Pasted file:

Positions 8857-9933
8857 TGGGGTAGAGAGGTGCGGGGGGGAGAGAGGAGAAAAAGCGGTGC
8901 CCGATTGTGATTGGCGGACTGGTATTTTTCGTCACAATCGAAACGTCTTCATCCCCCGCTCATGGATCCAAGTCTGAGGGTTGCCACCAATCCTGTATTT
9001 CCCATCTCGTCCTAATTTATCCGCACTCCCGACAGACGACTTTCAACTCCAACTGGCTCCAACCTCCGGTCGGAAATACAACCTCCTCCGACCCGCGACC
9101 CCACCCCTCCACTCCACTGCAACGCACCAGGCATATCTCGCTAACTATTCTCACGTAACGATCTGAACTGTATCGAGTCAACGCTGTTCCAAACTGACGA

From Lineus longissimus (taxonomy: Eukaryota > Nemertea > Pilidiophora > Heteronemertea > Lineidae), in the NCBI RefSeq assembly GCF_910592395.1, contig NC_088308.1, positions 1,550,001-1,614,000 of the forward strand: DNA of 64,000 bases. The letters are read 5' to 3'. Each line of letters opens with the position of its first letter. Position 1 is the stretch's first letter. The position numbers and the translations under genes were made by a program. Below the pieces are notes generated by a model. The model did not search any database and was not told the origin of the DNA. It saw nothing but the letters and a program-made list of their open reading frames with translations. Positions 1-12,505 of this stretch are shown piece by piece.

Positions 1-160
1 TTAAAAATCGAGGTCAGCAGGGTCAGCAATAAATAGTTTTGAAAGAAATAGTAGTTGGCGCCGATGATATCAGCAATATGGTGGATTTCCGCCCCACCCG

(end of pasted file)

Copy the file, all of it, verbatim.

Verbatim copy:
Positions 8857-9933
8857 TGGGGTAGAGAGGTGCGGGGGGGAGAGAGGAGAAAAAGCGGTGC
8901 CCGATTGTGATTGGCGGACTGGTATTTTTCGTCACAATCGAAACGTCTTCATCCCCCGCTCATGGATCCAAGTCTGAGGGTTGCCACCAATCCTGTATTT
9001 CCCATCTCGTCCTAATTTATCCGCACTCCCGACAGACGACTTTCAACTCCAACTGGCTCCAACCTCCGGTCGGAAATACAACCTCCTCCGACCCGCGACC
9101 CCACCCCTCCACTCCACTGCAACGCACCAGGCATATCTCGCTAACTATTCTCACGTAACGATCTGAACTGTATCGAGTCAACGCTGTTCCAAACTGACGA

From Lineus longissimus (taxonomy: Eukaryota > Nemertea > Pilidiophora > Heteronemertea > Lineidae), in the NCBI RefSeq assembly GCF_910592395.1, contig NC_088308.1, positions 1,550,001-1,614,000 of the forward strand: DNA of 64,000 bases. The letters are read 5' to 3'. Each line of letters opens with the position of its first letter. Position 1 is the stretch's first letter. The position numbers and the translations under genes were made by a program. Below the pieces are notes generated by a model. The model did not search any database and was not told the origin of the DNA. It saw nothing but the letters and a program-made list of their open reading frames with translations. Positions 1-12,505 of this stretch are shown piece by piece.

Positions 1-160
1 TTAAAAATCGAGGTCAGCAGGGTCAGCAATAAATAGTTTTGAAAGAAATAGTAGTTGGCGCCGATGATATCAGCAATATGGTGGATTTCCGCCCCACCCG